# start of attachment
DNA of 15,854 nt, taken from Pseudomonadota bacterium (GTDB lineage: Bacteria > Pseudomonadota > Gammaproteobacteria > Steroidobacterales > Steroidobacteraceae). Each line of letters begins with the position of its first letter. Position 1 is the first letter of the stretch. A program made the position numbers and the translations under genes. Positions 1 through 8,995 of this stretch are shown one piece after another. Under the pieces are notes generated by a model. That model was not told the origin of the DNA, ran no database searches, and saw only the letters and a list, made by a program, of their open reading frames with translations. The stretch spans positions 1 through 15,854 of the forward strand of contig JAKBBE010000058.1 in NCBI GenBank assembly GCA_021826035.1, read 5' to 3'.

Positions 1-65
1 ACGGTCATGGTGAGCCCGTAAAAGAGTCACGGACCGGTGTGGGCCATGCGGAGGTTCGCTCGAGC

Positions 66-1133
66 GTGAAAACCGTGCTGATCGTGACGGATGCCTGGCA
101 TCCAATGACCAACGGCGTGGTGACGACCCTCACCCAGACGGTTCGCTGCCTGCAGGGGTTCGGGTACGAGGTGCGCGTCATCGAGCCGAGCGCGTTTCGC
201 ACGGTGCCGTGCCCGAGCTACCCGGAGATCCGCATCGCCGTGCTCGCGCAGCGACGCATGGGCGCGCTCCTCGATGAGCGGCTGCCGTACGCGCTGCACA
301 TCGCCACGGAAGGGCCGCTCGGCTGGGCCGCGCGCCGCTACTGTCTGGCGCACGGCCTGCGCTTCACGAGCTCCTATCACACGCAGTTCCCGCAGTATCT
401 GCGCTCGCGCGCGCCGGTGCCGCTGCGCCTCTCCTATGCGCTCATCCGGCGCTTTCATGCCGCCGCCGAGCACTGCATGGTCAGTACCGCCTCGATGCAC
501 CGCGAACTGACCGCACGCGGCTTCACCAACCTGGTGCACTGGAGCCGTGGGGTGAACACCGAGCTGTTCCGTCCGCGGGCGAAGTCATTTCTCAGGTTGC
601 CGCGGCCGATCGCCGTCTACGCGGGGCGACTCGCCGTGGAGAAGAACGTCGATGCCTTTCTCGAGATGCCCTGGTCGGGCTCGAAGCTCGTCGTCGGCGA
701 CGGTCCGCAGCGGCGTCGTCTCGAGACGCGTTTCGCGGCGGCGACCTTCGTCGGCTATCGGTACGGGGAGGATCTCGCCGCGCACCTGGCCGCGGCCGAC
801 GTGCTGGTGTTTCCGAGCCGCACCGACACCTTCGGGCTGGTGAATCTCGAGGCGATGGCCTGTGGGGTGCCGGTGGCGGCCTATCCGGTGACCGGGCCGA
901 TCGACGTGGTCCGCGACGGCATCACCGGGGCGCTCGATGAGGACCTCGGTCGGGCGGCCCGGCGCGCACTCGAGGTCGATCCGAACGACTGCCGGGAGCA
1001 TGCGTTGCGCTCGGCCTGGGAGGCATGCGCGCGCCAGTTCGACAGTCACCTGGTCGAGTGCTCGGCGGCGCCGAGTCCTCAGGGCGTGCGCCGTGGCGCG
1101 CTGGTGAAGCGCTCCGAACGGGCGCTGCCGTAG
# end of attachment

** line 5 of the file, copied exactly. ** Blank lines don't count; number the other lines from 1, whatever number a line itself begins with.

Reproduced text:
66 GTGAAAACCGTGCTGATCGTGACGGATGCCTGGCA